Which semester do you need to choose a concentration?

It may vary depending on different law schools. Some allow students to choose a concentration track at the end of the second term. This may provide you with enough time to identify your interests and strengths to determine the concentration that fits your standards and career goals. Starting your research early can help you be better prepared to declare a concentration.

What are the benefits of choosing a concentration?

Pursuing a legal concentration can equip you with specific legal knowledge, skills and the necessary tools to become a specialist in your chosen field. You will also have a clear idea of what to expect before entering the industry.

What if the universities you like don’t offer the concentrations you want?

Law school students should weigh the pros and cons of sticking with their desired school choices or exploring other options. You should also think through your individual needs. Consider your strengths and weaknesses as both a student and professional, ask yourself whether you would be comfortable relocating for school or are better off commiting to an online program and determine whether you can apply your strengths to the concentrations that are available at your chosen school.

Is it possible to work in an area of law besides my specialty?

Yes, it is possible to work in an area of law besides your specialty. Some legal career options, like a compliance officer, benefit from a mix of strong communication, problem-solving skills and legal knowledge. The skills and knowledge you gain through your degree program may apply to multiple areas of law, which can give you a few different legal specialties and careers as options.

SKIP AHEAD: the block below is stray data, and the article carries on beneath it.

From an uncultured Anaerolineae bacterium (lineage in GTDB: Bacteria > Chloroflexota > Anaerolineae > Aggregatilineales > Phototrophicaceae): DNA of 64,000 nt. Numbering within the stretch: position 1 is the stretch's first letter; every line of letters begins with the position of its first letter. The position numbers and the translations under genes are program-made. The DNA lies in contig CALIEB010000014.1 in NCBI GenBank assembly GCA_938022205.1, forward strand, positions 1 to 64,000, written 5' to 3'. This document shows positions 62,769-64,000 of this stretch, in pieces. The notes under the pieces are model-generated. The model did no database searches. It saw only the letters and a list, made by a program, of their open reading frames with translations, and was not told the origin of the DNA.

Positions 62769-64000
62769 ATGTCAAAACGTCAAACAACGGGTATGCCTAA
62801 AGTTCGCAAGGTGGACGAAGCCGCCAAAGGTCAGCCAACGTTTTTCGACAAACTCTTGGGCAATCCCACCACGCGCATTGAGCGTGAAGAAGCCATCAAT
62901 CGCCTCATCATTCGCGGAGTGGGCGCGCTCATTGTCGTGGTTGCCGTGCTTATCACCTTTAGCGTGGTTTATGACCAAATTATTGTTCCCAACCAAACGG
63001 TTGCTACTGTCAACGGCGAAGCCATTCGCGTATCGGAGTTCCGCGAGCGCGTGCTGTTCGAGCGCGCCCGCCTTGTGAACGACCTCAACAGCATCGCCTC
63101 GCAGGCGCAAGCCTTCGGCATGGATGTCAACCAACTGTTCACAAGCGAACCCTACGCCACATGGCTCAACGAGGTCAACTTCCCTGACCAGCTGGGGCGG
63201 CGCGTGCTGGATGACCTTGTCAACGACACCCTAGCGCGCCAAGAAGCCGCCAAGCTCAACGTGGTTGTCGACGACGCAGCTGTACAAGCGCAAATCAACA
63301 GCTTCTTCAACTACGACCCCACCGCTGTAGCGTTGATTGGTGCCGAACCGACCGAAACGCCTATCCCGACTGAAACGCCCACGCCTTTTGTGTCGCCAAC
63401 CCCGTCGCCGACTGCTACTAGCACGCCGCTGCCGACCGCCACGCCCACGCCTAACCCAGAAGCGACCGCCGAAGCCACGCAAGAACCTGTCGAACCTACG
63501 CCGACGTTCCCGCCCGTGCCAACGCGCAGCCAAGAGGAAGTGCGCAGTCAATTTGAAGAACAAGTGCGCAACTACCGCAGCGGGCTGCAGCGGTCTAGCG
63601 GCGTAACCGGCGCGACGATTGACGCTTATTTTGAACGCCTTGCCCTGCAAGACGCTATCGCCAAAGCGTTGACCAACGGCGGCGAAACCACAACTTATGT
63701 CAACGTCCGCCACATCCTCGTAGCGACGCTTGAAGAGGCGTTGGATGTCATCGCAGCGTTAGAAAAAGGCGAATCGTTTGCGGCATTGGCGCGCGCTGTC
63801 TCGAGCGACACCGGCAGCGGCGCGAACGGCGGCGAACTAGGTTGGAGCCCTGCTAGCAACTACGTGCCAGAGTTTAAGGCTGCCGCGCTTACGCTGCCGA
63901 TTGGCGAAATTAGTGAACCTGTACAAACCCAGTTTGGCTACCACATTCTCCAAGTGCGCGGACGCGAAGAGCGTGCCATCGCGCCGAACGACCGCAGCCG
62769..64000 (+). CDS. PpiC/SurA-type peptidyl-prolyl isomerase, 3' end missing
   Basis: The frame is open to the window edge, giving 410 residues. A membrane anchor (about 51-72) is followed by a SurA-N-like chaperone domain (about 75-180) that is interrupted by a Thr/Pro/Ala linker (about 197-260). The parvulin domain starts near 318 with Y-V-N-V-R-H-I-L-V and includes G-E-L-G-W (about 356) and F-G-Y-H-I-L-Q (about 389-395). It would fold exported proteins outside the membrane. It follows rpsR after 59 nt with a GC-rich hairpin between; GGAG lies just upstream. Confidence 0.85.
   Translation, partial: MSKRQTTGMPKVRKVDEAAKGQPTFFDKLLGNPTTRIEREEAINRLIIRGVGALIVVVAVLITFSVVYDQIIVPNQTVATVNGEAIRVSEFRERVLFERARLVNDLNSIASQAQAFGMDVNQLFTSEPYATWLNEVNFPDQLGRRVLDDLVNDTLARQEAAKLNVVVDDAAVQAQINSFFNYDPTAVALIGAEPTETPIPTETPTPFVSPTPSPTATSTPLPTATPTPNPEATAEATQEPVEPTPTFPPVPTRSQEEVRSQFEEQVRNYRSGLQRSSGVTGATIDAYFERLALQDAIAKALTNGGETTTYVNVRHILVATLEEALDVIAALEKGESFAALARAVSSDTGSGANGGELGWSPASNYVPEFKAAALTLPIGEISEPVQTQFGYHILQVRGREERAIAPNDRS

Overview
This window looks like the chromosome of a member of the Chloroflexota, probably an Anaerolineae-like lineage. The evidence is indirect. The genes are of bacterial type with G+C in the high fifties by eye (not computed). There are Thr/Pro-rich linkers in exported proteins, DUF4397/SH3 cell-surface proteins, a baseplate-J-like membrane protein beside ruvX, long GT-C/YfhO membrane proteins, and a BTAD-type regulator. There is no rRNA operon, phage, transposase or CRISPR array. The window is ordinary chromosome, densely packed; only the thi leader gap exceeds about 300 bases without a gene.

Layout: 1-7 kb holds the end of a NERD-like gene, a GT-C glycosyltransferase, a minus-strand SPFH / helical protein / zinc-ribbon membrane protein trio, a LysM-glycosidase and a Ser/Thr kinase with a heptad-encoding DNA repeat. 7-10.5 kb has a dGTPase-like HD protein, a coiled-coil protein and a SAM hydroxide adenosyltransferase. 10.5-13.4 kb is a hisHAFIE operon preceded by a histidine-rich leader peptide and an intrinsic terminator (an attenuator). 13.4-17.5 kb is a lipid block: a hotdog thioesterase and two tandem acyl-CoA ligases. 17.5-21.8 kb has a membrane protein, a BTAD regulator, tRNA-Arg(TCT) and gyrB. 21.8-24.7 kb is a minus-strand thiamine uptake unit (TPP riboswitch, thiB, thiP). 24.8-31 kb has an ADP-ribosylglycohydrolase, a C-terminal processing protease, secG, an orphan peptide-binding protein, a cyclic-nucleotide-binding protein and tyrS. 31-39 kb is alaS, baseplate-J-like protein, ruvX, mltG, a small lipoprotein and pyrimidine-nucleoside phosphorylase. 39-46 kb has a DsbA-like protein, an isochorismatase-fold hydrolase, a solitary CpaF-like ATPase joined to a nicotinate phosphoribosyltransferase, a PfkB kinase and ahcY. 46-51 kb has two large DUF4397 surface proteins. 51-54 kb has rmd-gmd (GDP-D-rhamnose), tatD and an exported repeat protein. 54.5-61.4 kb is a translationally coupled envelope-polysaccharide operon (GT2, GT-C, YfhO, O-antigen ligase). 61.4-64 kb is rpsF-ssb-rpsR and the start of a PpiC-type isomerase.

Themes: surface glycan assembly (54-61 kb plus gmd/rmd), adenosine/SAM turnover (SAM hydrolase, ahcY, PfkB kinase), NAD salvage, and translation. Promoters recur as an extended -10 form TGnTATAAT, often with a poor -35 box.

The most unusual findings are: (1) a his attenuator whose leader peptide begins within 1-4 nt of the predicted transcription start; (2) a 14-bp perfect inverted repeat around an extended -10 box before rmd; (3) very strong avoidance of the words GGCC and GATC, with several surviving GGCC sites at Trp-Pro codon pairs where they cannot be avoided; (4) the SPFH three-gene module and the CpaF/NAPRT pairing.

Is a general track less advantageous than a degree with a concentration?

Not necessarily. Regardless of your chosen law degree concentration, you can apply the knowledge you gain to a wide range of roles in the legal industry. While enrolled in a general track program, you may be able to determine which law degree concentration aligns best with your requirements. Remember, your career goals may differ from that of your peers. So, make a decision about your legal education based on those goals and what drives you.

Do JD, LLM and MLS degrees offer the same concentrations?

These degrees may offer similar law specializations, but the requirements and scope for each can differ. For example, an MLS degree may allow you to explore concentrations and roles that require general legal knowledge, including becoming a paralegal, arbitrator and more; JD programs cover broad theories and concepts within the U.S. legal system; and LLM degrees are designed for lawyers who seek enhanced expertise in certain fields of law. Learn more about the differences between MLS vs. LLM vs. JD.

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  • No GRE or LSAT scores required to apply 
  • Complete in as few as 12 months 
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Last updated September 2023.